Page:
The entire clock then rests on a separate subbase that is raised on turned ball feet. The subbase is of the period but may not be original to the clock. The clock displays a rich old finish that has been cleaned. There have been repairs to the inlay and the veneer. The pear finial is a faithful re-creation.
The clock was estimated at $150,000/250,000. Bidding opened at $100,000 and moved quickly upward on the strength of telephone and absentee bidding. As the stakes increased, an individual in the room entered the contest. Finally, the bidding narrowed to one of the telephone bidders and the individual at the rear of the gallery. Heads snapped back and forth in time with the bidding until the hammer ultimately fell in favor of the in-house bidder. The clock sold for $271,400 (including buyer's premium), a new record for a southern clock.
The winning bidder was a private Virginia collector who asked to remain anonymous. He was assisted during the bidding process by Wallace B. Gusler, the former director of conservation at the Colonial Williamsburg Foundation. Gusler is the author of Furniture of Williamsburg and Eastern Virginia, 1710-1790and is given a great deal of credit for broadening the scope of scholarship that surrounds today's study of furniture from the South.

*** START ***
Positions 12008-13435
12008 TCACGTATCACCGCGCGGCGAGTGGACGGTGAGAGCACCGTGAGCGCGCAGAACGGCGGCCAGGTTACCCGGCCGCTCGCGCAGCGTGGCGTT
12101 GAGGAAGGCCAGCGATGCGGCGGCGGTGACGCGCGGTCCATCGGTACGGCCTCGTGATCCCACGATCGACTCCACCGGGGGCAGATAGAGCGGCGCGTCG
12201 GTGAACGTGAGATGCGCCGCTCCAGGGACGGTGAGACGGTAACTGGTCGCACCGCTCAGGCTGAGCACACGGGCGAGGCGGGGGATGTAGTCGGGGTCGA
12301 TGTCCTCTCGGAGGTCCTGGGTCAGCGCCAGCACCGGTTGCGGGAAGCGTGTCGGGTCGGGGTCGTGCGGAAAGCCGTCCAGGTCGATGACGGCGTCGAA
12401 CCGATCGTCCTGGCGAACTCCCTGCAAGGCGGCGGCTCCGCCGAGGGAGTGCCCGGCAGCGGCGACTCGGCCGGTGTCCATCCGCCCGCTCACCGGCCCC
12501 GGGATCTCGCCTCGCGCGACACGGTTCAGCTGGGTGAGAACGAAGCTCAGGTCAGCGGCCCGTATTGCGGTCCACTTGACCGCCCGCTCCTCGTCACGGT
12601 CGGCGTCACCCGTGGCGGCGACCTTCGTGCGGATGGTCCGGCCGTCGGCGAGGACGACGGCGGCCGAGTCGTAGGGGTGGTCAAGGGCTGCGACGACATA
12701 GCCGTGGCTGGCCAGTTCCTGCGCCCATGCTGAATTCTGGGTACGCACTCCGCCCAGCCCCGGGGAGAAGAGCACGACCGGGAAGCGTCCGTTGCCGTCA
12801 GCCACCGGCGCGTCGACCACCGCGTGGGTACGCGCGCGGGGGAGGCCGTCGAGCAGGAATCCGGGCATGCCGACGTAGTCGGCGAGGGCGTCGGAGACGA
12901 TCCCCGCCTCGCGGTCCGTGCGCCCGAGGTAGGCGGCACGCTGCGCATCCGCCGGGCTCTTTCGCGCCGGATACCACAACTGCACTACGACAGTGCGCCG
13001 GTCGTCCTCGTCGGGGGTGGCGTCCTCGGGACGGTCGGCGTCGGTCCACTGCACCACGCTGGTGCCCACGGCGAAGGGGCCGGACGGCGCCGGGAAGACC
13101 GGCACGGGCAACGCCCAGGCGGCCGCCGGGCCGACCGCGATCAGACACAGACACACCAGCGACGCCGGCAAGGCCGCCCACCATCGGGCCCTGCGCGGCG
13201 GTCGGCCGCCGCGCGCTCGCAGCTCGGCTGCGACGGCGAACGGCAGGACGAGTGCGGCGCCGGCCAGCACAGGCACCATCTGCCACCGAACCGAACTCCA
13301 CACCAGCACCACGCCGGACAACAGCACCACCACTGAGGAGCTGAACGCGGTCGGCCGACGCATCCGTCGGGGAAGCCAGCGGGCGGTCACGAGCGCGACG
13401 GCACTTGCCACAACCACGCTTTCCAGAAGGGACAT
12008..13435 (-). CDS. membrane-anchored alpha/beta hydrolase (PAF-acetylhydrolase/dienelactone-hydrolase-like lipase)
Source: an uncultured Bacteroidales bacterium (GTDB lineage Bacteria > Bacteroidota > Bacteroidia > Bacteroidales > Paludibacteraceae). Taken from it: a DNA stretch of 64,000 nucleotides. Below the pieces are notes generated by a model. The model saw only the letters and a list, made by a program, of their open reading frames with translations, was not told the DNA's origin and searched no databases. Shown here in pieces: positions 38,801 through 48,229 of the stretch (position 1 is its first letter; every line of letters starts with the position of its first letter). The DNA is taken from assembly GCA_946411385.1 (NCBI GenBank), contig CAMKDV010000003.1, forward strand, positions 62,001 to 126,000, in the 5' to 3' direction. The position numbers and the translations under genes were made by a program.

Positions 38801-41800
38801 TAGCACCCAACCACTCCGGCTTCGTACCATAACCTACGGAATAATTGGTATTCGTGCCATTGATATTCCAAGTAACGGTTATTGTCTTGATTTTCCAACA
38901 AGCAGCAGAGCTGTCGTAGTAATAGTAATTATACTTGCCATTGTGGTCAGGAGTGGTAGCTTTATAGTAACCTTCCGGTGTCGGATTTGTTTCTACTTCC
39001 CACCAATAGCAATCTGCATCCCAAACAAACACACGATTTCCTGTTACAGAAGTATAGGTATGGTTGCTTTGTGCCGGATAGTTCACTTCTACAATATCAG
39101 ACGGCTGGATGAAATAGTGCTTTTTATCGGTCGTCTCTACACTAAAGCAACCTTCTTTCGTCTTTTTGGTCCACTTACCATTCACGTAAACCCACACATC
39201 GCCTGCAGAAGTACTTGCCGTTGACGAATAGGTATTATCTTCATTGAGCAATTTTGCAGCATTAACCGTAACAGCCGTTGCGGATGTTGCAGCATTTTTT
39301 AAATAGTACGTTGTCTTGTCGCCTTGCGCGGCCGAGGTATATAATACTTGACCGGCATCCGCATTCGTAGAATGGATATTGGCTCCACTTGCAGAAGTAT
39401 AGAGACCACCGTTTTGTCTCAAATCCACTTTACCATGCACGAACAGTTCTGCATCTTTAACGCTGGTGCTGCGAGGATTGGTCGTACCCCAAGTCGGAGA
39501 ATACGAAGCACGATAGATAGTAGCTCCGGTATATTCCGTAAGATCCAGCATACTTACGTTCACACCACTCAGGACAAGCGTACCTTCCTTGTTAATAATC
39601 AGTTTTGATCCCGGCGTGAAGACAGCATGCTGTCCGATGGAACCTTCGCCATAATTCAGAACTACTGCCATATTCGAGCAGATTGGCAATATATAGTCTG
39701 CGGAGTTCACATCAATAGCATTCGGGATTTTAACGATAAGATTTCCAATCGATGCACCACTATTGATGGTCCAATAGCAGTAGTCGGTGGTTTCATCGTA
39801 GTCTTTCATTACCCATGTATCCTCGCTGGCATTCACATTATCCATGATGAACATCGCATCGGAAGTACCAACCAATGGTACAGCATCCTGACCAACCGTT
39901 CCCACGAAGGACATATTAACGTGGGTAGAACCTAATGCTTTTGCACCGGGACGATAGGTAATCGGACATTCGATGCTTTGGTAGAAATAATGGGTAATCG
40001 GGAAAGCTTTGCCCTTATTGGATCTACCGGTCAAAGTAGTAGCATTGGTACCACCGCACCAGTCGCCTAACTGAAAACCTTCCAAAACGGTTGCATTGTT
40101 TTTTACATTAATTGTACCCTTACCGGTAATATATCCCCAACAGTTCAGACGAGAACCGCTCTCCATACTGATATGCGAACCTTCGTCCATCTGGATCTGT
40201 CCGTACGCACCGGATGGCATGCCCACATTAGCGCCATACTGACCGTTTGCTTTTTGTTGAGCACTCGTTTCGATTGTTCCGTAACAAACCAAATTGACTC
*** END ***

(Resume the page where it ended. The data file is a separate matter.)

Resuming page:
While the John Cole clock is from neither Williamsburg nor eastern Virginia, it is a significant piece of the material culture of Virginia and the South. It is one of a small group of clocks that have been identified as probably coming from Montgomery (now Pulaski) or Washington County in the southwestern corner of Virginia.
Research is ongoing, but it is likely that the John Cole clock is the work of Peter Whipple and Peter Rife. Whipple, a clockmaker, and Rife, a cabinetmaker, are identified as the makers of a remarkably similar tall-case clock called the "Sebastian Wygal" clock. That clock is now part of the permanent collection of the Colonial Williamsburg Foundation and is featured in Southern Furniture 1680-1830: The Colonial Williamsburg Collection by Ronald L. Hurst and Jonathan Prown, where the authors refer to it as "one of the most remarkable tall-case clocks known." Although not an identical twin, the John Cole clock is almost certainly the brother of the Sebastian Wygal clock.
When the Colonial Williamsburg Foundation acquired the Sebastian Wygal clock in 1996 for $209,000, it was then a record price for any southern clock. Ten years later, that record was broken at Brunk Auctions in Asheville, North Carolina, when a tall-case clock from South Carolina with a Masonic theme sold for $218,500. Now the John Cole clock has brought the record back into the court of Whipple and Rife.
It is fitting that the Sebastian Wygal clock and the John Cole clock were sold in what is essentially the same Charlottesville salesroom. In 1996 Vernon Powell held the hammer when the Sebastian Wygal clock was sold. His firm, Harlowe-Powell Auction Gallery, was the predecessor of Quinn & Farmer Auctions.
Originally published in the January 2013 issue of Maine Antique Digest. © 2012 Maine Antique Digest